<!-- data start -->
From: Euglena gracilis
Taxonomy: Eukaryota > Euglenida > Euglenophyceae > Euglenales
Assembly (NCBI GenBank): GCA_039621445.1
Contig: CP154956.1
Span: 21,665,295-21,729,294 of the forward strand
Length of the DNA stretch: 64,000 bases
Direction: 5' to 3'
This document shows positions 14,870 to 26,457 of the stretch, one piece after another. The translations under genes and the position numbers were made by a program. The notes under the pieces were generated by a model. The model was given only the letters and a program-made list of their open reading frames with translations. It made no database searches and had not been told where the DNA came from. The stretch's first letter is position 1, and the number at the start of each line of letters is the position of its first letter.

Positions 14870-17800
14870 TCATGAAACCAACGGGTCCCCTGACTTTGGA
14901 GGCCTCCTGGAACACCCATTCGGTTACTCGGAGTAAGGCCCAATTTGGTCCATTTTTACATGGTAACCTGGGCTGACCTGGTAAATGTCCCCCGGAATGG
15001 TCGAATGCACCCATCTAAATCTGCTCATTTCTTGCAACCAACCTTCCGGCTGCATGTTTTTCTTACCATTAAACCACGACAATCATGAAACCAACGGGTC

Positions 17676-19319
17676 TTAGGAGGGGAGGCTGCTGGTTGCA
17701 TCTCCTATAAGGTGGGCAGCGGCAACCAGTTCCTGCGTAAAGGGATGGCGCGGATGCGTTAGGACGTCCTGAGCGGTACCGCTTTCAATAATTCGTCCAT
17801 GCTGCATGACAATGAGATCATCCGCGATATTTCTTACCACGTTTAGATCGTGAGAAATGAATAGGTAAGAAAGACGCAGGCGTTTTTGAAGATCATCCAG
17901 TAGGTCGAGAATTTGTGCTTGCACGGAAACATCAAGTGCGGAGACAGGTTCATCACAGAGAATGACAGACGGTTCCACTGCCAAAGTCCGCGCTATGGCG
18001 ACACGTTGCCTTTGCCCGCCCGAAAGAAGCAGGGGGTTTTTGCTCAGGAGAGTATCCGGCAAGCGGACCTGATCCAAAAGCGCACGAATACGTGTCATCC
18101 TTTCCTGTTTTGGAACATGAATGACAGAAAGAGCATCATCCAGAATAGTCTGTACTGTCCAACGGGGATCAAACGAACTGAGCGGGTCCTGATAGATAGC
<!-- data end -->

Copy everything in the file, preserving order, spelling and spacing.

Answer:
From: Euglena gracilis
Taxonomy: Eukaryota > Euglenida > Euglenophyceae > Euglenales
Assembly (NCBI GenBank): GCA_039621445.1
Contig: CP154956.1
Span: 21,665,295-21,729,294 of the forward strand
Length of the DNA stretch: 64,000 bases
Direction: 5' to 3'
This document shows positions 14,870 to 26,457 of the stretch, one piece after another. The translations under genes and the position numbers were made by a program. The notes under the pieces were generated by a model. The model was given only the letters and a program-made list of their open reading frames with translations. It made no database searches and had not been told where the DNA came from. The stretch's first letter is position 1, and the number at the start of each line of letters is the position of its first letter.

Positions 14870-17800
14870 TCATGAAACCAACGGGTCCCCTGACTTTGGA
14901 GGCCTCCTGGAACACCCATTCGGTTACTCGGAGTAAGGCCCAATTTGGTCCATTTTTACATGGTAACCTGGGCTGACCTGGTAAATGTCCCCCGGAATGG
15001 TCGAATGCACCCATCTAAATCTGCTCATTTCTTGCAACCAACCTTCCGGCTGCATGTTTTTCTTACCATTAAACCACGACAATCATGAAACCAACGGGTC

Positions 17676-19319
17676 TTAGGAGGGGAGGCTGCTGGTTGCA
17701 TCTCCTATAAGGTGGGCAGCGGCAACCAGTTCCTGCGTAAAGGGATGGCGCGGATGCGTTAGGACGTCCTGAGCGGTACCGCTTTCAATAATTCGTCCAT
17801 GCTGCATGACAATGAGATCATCCGCGATATTTCTTACCACGTTTAGATCGTGAGAAATGAATAGGTAAGAAAGACGCAGGCGTTTTTGAAGATCATCCAG
17901 TAGGTCGAGAATTTGTGCTTGCACGGAAACATCAAGTGCGGAGACAGGTTCATCACAGAGAATGACAGACGGTTCCACTGCCAAAGTCCGCGCTATGGCG
18001 ACACGTTGCCTTTGCCCGCCCGAAAGAAGCAGGGGGTTTTTGCTCAGGAGAGTATCCGGCAAGCGGACCTGATCCAAAAGCGCACGAATACGTGTCATCC
18101 TTTCCTGTTTTGGAACATGAATGACAGAAAGAGCATCATCCAGAATAGTCTGTACTGTCCAACGGGGATCAAACGAACTGAGCGGGTCCTGATAGATAGC